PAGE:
Monday, September 26, 2022

BREAKING: Russia grants Snowden citizenship

Sept 26 (Reuters) - President Vladimir Putin signed a decree on Monday granting Russian citizenship to former U.S. intelligence contractor Edward Snowden.

Snowden, 39, fled the United States and was given asylum in Russia after leaking secret files in 2013 that revealed vast domestic and international surveillance operations carried out by the U.S. National Security Agency where he was a contractor.

U.S. authorities have for years wanted Snowden returned to the United States to face a criminal trial on espionage charges.

Snowden was already allowed to travel freely in the country as part of his residency permit, but citizenship will give him added benefits.

The whistleblower has served as a constant critic of the U.S. government in exile through social media as well as several media appearances.

Putin, a former Russian spy chief, said in 2017 that Snowden, who keeps a low profile while living in Russia, was wrong to leak U.S. secrets but was not a traitor.

Wednesday, September 21, 2022

USAF B-21 to be unveiled in December

The US Air Force is set to lift the veil of secrecy around the B-21 Raider, its highly-classified, next-generation stealth bomber, with a formal rollout planned for the first week in December.

The timing of the rollout was announced today by Air Force acquisition executive Andrew Hunter during a roundtable with reporters at the Air Force Association’s Air, Space and Cyber conference.

The service has not cemented a final date for the event, which will take place at Northrop Grumman’s facilities in Palmdale, Calif., where the B-21 is in production. “We are still working to nail down all the plans,” Hunter said.

In a news release, Northrop Grumman stated that the event would be “invitation only” and provide an “exclusive view” of the B-21 — hinting that those so lucky to see the new bomber in person may only be able to view it from a specific angle, allowing the Air Force and company to prevent any secret information about its design to be gleaned by onlookers.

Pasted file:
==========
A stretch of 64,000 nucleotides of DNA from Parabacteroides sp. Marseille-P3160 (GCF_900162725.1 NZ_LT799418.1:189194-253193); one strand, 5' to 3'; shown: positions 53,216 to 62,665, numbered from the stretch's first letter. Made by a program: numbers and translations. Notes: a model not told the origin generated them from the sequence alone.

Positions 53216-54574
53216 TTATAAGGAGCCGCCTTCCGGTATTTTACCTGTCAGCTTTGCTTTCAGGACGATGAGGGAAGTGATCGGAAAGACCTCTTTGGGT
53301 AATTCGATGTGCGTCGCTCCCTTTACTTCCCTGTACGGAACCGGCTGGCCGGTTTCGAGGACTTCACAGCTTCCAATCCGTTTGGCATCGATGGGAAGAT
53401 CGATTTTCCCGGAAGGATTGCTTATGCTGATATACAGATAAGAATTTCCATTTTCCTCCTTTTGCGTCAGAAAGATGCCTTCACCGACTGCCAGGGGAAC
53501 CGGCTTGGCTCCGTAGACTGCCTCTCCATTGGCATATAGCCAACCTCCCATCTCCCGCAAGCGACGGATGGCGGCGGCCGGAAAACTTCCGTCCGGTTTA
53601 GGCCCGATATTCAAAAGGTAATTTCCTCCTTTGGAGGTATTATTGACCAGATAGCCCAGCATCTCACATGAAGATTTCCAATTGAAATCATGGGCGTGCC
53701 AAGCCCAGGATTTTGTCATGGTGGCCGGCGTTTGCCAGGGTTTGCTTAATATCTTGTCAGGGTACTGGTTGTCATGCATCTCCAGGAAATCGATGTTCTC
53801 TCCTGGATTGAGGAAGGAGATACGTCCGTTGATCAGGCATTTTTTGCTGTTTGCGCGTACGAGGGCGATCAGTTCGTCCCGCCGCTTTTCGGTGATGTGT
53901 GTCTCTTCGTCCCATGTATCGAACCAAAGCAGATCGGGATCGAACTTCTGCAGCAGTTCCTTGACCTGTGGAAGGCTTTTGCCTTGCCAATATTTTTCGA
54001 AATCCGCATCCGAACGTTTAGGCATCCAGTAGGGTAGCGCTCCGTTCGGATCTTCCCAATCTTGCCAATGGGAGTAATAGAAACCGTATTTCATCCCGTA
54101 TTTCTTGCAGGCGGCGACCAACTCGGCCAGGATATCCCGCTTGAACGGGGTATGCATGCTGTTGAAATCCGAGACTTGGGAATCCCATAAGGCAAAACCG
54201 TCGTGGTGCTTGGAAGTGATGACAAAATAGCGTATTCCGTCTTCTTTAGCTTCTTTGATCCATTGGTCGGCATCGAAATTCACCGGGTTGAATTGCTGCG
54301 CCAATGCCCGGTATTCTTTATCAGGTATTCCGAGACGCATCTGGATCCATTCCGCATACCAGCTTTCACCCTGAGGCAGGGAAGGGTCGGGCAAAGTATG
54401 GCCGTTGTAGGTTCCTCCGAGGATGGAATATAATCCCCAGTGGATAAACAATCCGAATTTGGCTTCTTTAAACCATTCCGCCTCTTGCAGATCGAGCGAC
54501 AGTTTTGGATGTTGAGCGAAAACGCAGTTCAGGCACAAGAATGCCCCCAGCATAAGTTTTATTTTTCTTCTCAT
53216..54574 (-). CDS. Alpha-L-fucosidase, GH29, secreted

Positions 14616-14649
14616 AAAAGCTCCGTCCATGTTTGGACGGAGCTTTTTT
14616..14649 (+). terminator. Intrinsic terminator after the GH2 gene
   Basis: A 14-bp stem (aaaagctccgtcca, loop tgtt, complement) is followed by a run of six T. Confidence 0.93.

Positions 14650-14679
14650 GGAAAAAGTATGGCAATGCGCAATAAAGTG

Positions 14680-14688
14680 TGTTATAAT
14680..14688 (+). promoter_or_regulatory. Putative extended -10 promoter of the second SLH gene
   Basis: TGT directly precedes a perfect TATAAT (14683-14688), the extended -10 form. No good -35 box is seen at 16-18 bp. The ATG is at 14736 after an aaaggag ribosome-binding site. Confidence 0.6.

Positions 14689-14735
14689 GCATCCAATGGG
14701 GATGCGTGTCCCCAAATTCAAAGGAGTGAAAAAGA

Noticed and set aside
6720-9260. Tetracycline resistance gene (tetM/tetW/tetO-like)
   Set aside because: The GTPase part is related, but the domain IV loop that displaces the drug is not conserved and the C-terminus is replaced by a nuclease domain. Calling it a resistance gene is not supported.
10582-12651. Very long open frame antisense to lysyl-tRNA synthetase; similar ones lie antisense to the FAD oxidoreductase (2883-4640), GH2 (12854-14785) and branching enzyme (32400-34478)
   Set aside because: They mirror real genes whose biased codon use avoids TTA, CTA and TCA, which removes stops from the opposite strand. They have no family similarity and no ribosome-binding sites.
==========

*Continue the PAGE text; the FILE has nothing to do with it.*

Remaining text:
“The B-21 is the most advanced military aircraft ever built and is a product of pioneering innovation and technological excellence,” Doug Young, Northrop’s sector vice president for aeronautics, said in the release. “The Raider showcases the dedication and skills of the thousands of people working every day to deliver this aircraft.”

The B-21 contract was awarded to Northrop Grumman in 2015, which beat out a Boeing-Lockheed Martin team. So far, Northrop has disclosed that it has six B-21s in production, with the first flight scheduled for 2023.

In March, then-Rapid Capabilities Office Director Randall Walden told Air Force Magazine that the first B-21 bomber had moved off the production line and into a calibration facility, where it will undergo testing to ensure the structure of the aircraft meets the Air Force’s requirements.

“It’s got landing gear. … It’s got wheels on it. … It’s got the wings on it. It really looks like a bomber,” Walden told the magazine.

The Air Force requested $5 billion for B-21 in fiscal 2023, including $1.7 billion in procurement funding, although the service will not disclose how many bombers that will buy. Overall, the Air Force plans on buying at least 100 B-21s. Each B-21 is projected to cost approximately $550 million in FY10 dollars.

Earlier this year, Air Force security officials told Breaking Defense that there had been an upswing of strange security incidents at the Air Force’s Plant 42 — the Palmdale-based facility where Northrop is building B-21 and where numerous other defense contractors work on black programs.